Review of Youniverse, by Robert Ettinger (2004)

This article was written for Betterhumans in 2004 and edited by Betterhumans staff. I have found an online version at the Cryonics UK website and copied it here. See also my Interview with Robert Ettinger (March 2002).

Youniverse, by Robert Ettinger (Sneak Preview)

Waking from cryonic suspension, you might find this a highly influential philosophy book of the early 21st century

By Giulio Prisco
Special to Betterhumans

Self-centered thinking: In his latest, yet-to-be-published book, Robert Ettinger develops a philosophy based on the principles of “me-first” and “feel-good”

The two first books of Robert Ettinger, 1962’s The Prospect of Immortality and 1974’s Man into Superman, started the cryonics movement. Ettinger, frequently referred to as the “founding father of cryonics,” has run the Cryonics Institute since its inception, overseeing a growing number of frozen patients and hoping to restore them, sooner or later, to a longer and more interesting life in a better world. Besides running the Cryonics Institute, Ettinger has dedicated the past few decades of his long and accomplished life to developing and fine-tuning his philosophy, now explained in his new book, Youniverse.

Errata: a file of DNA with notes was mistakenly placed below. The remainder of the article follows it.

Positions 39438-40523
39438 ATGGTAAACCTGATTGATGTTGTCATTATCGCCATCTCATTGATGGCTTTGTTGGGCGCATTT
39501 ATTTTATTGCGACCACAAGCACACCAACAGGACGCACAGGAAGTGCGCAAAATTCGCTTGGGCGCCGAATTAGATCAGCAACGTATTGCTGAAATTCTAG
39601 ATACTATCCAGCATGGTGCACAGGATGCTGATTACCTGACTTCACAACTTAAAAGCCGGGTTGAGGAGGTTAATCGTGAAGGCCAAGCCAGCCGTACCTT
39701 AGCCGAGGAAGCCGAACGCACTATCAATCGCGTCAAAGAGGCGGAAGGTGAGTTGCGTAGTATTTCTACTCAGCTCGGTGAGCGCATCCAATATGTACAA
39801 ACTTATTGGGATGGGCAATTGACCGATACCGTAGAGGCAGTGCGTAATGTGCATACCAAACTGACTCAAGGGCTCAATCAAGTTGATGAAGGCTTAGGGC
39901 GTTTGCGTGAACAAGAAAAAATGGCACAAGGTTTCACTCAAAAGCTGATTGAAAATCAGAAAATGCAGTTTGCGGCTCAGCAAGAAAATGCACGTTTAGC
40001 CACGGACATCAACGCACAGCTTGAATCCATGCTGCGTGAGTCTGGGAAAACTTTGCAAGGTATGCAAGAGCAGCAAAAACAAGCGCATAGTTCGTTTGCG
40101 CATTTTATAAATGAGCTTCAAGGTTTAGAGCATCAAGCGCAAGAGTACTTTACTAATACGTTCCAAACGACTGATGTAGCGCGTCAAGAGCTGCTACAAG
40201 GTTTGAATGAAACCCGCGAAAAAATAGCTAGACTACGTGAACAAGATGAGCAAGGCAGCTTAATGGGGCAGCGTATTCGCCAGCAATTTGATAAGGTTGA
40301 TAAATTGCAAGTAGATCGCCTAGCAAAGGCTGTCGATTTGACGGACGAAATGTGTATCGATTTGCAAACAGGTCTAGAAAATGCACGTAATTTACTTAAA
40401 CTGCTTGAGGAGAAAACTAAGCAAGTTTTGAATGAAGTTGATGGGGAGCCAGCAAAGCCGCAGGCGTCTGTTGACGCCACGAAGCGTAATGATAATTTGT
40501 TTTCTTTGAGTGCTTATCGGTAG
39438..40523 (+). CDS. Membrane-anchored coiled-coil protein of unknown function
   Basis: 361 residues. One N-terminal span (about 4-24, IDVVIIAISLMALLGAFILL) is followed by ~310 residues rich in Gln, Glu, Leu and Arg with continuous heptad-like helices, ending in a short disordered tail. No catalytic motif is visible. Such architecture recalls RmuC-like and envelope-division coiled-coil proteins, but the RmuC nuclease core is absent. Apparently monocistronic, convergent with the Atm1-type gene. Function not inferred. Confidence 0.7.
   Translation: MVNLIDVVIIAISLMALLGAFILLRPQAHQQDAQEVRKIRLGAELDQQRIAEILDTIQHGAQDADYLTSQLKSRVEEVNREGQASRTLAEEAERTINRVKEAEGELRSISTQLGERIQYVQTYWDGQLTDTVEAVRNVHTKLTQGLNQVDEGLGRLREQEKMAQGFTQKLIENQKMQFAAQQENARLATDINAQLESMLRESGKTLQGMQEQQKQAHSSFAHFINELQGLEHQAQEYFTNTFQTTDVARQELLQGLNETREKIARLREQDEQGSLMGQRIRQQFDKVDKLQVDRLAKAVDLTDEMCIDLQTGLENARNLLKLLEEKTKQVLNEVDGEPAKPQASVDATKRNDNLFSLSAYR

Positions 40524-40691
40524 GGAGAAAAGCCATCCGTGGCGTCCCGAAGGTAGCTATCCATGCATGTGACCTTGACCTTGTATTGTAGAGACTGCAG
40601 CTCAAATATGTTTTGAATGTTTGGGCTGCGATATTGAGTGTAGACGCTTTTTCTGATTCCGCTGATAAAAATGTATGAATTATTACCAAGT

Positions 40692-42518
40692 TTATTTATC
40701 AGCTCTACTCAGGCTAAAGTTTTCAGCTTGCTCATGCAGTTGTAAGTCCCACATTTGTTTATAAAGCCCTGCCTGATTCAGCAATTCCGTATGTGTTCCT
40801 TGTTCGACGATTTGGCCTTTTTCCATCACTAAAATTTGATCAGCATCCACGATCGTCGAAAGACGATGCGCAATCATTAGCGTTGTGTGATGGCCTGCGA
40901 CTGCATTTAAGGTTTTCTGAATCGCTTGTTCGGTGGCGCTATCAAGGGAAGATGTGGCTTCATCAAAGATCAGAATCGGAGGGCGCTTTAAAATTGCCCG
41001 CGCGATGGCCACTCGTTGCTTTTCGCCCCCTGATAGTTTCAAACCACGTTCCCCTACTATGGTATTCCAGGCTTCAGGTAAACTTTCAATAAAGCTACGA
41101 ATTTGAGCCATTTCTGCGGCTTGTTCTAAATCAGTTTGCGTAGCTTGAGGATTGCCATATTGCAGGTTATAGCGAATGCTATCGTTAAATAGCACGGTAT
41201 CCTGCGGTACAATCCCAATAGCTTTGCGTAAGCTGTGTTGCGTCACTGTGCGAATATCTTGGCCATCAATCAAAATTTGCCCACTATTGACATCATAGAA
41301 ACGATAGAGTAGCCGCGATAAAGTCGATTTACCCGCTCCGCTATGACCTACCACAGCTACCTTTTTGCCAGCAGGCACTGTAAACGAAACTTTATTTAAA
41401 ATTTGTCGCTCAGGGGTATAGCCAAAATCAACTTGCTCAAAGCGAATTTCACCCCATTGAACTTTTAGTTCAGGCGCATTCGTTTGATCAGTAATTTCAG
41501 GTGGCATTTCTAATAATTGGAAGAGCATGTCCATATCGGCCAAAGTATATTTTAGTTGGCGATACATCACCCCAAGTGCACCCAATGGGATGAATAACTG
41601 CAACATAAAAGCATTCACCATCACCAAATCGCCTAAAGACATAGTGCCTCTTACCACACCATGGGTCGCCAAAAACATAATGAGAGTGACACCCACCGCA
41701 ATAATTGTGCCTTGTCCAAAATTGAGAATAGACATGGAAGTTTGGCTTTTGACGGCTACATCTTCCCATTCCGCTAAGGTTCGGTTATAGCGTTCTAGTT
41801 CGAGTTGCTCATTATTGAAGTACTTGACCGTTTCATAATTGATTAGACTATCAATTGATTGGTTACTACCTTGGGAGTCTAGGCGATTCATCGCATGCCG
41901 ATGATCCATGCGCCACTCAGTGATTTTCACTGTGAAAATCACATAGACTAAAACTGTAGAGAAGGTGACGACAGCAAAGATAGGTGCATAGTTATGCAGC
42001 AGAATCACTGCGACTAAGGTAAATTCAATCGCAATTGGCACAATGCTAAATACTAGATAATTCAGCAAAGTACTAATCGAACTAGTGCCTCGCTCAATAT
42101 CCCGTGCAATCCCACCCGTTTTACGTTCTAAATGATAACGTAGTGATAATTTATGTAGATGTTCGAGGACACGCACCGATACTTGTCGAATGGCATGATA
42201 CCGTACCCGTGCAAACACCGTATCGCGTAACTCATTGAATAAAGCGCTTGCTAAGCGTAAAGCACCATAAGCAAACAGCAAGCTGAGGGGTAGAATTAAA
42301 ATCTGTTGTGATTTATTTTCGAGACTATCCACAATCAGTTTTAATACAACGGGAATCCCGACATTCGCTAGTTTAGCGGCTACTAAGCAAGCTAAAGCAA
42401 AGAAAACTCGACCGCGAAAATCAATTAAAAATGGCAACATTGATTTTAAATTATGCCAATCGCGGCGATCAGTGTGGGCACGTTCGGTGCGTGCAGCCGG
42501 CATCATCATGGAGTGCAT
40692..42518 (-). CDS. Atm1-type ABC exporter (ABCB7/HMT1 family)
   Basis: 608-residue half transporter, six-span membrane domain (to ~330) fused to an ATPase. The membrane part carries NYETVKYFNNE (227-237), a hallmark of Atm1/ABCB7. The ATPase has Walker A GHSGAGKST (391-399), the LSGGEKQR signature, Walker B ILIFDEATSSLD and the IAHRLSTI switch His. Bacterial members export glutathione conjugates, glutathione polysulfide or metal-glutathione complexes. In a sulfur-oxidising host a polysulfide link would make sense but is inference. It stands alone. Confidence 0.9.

Youniverse will hopefully be published soon, probably in 2005 as soon as a publishing deal is closed. In the meantime, Ettinger has been so kind as to email a draft to several reviewers, and the book’s Website is frequently updated with news and snippets of content.

After reading the draft, and though I do not fully agree with many of Ettinger’s views, I can say that this is one of the great philosophy books of all time. If you are interested in the future, or the present, Youniverse deserves a place on your bookshelf. If you are interested in the meaning of self and identity, and the nature of reality as it is being slowly and painfully uncovered by modern science, you want to have Youniverse on your bookshelf. If you are looking for a practical philosophy to establish bridges between the fundamental nature of things and how you ought to live your day-to-day life, this book is for you. And of course, anyone interested in cryonics will find here new insights, including ways to estimate the likelihood of revival for today’s cryonicists.

Me-first, feel-good philosophy

The moral philosophy of Ettinger is based on two principles: “Me-first” and “feel-good.” Indeed, the book is subtitled “Toward a Self Centered Philosophy.” Ettinger doesn’t view these two principles as unproven axioms, but rather as a straightforward consequence of human nature. “Me” is the only part of the world that we can experience directly, so “me” has to come first in our scale of values, and well-chosen objectives and goals have to lead to a state of increased “feel-good.”

Ettinger demonstrates that even “altruistic” behavior can, and should, be derived from these two principles. For example, I could go for a beer instead of writing this review, and this would lead to immediate feel-good. But I believe that the memes contained in the book should be fostered, so writing the review feels better. Probably Mother Theresa spent most of her time in a state of feel-good.